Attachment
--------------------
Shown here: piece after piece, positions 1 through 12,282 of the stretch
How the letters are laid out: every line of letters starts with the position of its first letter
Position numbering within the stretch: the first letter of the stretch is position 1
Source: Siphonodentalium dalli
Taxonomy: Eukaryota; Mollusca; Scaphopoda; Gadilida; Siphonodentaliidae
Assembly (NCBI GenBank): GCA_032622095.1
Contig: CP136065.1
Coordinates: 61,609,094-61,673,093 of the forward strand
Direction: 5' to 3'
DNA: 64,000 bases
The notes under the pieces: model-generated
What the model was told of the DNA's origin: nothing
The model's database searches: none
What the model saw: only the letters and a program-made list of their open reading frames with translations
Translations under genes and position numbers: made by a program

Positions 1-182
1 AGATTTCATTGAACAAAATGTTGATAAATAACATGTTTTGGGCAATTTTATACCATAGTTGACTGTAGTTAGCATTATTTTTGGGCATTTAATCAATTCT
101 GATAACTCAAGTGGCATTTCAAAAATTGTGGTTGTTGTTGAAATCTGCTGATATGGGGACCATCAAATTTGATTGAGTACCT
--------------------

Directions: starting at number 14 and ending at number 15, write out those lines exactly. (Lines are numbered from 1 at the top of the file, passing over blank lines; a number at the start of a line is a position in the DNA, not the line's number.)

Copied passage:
What the model saw: only the letters and a program-made list of their open reading frames with translations
Translations under genes and position numbers: made by a program